While much of “The Anthrax Attacks” uses contemporary news footage and standard interviews that have become commonplace with the genre, Krauss also decided to host a number of cinematic, public starring Clark Gregg as Bruce Ivins. And Gregg is perfectly fine in the role, bringing moderate doubt to the part. But the device is distracting and completely unnecessary.
Worse still, the doctor never really delved into Ivins’ psyche. If he did it, why did he do it? I understand there are no easy answers – Ivins never confessed, so we don’t really know his motives. But some insight into who he is and what motivates him would be very helpful. Instead, he remains a mystery. Again: that’s part of the problem. Questions about this will remain unanswered.
But “The Anthrax Attacks” couldn’t shake the feeling that it was missing something. Despite this issue, the document does a solid job at capturing the general mood and horror that accompanies attacks and the loss of life after they happen. I just wish the movie had matched the famous guest star’s perspective and had the confidence to tell the story on its own.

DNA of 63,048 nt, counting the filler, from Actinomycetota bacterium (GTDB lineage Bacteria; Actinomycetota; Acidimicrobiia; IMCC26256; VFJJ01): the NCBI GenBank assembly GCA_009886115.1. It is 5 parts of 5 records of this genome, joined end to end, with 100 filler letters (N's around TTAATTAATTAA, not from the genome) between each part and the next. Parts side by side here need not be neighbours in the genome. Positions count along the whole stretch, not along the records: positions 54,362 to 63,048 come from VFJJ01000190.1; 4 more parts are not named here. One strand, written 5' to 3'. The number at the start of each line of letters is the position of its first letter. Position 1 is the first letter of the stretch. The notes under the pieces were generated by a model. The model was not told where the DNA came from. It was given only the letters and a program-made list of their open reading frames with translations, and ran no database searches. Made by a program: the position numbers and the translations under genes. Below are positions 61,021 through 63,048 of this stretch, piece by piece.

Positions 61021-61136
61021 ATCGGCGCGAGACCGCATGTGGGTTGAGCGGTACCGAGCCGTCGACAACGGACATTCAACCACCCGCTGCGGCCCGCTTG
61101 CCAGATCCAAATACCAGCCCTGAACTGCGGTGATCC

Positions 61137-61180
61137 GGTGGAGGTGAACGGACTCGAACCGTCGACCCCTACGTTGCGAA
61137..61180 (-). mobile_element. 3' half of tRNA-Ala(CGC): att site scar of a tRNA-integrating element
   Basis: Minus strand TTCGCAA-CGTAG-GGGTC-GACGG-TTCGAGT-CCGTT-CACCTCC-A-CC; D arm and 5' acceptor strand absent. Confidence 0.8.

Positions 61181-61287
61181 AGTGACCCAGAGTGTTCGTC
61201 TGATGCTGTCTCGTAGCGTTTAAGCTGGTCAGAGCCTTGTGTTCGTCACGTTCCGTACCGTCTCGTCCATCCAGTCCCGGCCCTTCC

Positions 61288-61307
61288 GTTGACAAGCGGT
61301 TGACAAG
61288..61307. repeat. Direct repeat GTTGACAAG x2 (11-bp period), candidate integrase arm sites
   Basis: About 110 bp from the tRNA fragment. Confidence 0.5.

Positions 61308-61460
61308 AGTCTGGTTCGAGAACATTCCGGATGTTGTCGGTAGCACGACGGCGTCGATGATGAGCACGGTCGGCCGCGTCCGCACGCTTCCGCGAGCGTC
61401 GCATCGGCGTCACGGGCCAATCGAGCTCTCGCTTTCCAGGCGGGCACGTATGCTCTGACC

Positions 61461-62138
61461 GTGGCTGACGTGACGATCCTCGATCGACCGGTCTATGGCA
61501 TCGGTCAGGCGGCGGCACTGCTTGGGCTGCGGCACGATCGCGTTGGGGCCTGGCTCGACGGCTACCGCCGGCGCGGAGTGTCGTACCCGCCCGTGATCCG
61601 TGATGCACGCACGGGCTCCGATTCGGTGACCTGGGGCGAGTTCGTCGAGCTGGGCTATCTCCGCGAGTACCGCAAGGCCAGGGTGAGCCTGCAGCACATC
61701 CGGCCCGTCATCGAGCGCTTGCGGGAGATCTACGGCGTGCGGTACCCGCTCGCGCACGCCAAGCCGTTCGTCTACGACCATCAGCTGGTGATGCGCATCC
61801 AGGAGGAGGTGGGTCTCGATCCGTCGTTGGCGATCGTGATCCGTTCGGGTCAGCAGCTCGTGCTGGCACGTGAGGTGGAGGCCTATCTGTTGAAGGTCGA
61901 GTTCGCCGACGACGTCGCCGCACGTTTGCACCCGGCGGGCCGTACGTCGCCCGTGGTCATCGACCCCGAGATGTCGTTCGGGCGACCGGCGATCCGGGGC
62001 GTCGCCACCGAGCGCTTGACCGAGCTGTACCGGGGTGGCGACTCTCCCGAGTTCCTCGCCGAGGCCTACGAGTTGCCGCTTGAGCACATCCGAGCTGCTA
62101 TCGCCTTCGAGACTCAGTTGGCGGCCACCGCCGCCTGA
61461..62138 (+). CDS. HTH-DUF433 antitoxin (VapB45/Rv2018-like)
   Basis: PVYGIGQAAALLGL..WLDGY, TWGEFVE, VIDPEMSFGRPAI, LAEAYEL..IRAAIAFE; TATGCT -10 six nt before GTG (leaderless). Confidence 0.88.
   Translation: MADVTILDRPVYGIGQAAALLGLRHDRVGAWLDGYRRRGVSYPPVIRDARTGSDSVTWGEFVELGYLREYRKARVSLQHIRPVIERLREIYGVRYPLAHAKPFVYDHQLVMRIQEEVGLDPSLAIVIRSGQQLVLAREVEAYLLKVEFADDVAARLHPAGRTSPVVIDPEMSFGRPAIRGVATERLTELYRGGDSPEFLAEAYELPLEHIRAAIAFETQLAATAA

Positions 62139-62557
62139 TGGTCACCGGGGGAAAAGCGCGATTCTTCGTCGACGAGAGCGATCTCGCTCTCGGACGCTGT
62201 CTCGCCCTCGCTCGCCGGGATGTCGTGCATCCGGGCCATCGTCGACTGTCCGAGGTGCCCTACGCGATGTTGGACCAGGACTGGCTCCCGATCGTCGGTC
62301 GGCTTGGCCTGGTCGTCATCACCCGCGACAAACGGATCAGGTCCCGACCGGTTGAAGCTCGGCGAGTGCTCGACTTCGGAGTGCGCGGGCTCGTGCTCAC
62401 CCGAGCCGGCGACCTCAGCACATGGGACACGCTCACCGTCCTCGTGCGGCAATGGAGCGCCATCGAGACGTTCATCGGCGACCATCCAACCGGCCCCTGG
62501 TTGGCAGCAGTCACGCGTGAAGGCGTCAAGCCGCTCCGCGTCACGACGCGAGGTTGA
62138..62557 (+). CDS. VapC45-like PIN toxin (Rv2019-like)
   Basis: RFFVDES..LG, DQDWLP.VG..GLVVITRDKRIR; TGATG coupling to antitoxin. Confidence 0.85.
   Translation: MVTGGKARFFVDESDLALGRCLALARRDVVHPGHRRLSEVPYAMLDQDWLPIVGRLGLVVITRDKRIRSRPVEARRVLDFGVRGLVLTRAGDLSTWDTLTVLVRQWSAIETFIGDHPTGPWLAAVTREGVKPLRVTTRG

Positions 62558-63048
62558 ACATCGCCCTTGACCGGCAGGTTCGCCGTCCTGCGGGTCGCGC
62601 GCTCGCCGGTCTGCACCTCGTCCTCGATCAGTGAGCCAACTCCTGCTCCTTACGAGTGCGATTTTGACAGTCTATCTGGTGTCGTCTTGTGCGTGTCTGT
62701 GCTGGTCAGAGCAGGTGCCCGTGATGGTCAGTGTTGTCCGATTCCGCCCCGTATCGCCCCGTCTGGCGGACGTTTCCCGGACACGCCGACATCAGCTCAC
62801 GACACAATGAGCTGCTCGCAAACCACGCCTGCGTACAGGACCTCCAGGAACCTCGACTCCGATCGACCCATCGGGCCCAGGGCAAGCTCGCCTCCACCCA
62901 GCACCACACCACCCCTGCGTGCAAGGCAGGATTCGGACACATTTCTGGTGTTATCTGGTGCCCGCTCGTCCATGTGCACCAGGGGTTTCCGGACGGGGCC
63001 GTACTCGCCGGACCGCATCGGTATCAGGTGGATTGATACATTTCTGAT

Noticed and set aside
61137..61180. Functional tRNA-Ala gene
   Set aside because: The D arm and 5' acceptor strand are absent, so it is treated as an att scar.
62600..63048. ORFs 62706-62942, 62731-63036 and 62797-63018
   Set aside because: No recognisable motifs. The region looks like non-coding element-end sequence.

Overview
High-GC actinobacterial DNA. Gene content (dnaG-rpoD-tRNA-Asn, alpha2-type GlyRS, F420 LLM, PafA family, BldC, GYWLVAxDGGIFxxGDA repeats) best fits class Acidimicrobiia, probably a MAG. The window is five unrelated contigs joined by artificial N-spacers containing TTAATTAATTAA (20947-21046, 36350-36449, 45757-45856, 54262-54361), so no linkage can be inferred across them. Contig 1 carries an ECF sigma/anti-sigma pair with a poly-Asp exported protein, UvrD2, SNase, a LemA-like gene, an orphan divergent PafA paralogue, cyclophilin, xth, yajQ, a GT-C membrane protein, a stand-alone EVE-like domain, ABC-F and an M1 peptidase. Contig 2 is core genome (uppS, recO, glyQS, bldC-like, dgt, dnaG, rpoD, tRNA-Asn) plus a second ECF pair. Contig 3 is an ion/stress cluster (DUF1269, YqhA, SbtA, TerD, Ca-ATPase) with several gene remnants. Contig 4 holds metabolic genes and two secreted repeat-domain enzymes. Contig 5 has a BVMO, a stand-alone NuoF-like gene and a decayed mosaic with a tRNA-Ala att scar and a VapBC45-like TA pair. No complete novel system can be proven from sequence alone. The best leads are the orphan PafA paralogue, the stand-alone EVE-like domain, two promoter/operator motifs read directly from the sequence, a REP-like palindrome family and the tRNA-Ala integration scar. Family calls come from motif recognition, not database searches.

“The Anthrax Attacks” premieres September 8, 2022 on Netflix.
https://www.slashfilm.com/988609/the-anthrax-attacks-review-the-post-911-amerithrax-story-gets-the-netflix-doc-treatment/ The story of the post-9/11 Amerithrax gets its Netflix documentary treatment